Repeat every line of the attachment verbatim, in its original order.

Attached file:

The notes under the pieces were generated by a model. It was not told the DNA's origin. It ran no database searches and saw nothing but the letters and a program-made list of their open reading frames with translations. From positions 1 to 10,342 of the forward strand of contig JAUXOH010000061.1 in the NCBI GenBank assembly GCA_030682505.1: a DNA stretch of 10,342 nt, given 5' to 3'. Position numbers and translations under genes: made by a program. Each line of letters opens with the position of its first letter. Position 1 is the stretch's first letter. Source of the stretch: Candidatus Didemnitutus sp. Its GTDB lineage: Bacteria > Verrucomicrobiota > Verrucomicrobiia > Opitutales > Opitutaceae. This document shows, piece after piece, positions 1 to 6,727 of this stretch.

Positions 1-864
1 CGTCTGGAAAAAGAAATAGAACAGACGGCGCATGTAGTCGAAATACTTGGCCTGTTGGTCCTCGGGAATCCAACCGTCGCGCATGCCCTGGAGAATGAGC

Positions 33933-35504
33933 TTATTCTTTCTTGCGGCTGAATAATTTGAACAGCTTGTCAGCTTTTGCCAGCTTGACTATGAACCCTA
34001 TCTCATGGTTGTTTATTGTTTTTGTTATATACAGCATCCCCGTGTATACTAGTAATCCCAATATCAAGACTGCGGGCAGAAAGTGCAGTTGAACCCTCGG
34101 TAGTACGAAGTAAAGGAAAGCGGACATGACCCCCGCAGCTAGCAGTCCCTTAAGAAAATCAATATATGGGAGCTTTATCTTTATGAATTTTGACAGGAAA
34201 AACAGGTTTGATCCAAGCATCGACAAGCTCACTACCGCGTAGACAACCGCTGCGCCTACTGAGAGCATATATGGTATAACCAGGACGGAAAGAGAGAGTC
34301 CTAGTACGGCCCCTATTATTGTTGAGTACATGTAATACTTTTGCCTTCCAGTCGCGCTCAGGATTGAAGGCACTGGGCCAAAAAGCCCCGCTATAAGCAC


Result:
The notes under the pieces were generated by a model. It was not told the DNA's origin. It ran no database searches and saw nothing but the letters and a program-made list of their open reading frames with translations. From positions 1 to 10,342 of the forward strand of contig JAUXOH010000061.1 in the NCBI GenBank assembly GCA_030682505.1: a DNA stretch of 10,342 nt, given 5' to 3'. Position numbers and translations under genes: made by a program. Each line of letters opens with the position of its first letter. Position 1 is the stretch's first letter. Source of the stretch: Candidatus Didemnitutus sp. Its GTDB lineage: Bacteria > Verrucomicrobiota > Verrucomicrobiia > Opitutales > Opitutaceae. This document shows, piece after piece, positions 1 to 6,727 of this stretch.

Positions 1-864
1 CGTCTGGAAAAAGAAATAGAACAGACGGCGCATGTAGTCGAAATACTTGGCCTGTTGGTCCTCGGGAATCCAACCGTCGCGCATGCCCTGGAGAATGAGC

Positions 33933-35504
33933 TTATTCTTTCTTGCGGCTGAATAATTTGAACAGCTTGTCAGCTTTTGCCAGCTTGACTATGAACCCTA
34001 TCTCATGGTTGTTTATTGTTTTTGTTATATACAGCATCCCCGTGTATACTAGTAATCCCAATATCAAGACTGCGGGCAGAAAGTGCAGTTGAACCCTCGG
34101 TAGTACGAAGTAAAGGAAAGCGGACATGACCCCCGCAGCTAGCAGTCCCTTAAGAAAATCAATATATGGGAGCTTTATCTTTATGAATTTTGACAGGAAA
34201 AACAGGTTTGATCCAAGCATCGACAAGCTCACTACCGCGTAGACAACCGCTGCGCCTACTGAGAGCATATATGGTATAACCAGGACGGAAAGAGAGAGTC
34301 CTAGTACGGCCCCTATTATTGTTGAGTACATGTAATACTTTTGCCTTCCAGTCGCGCTCAGGATTGAAGGCACTGGGCCAAAAAGCCCCGCTATAAGCAC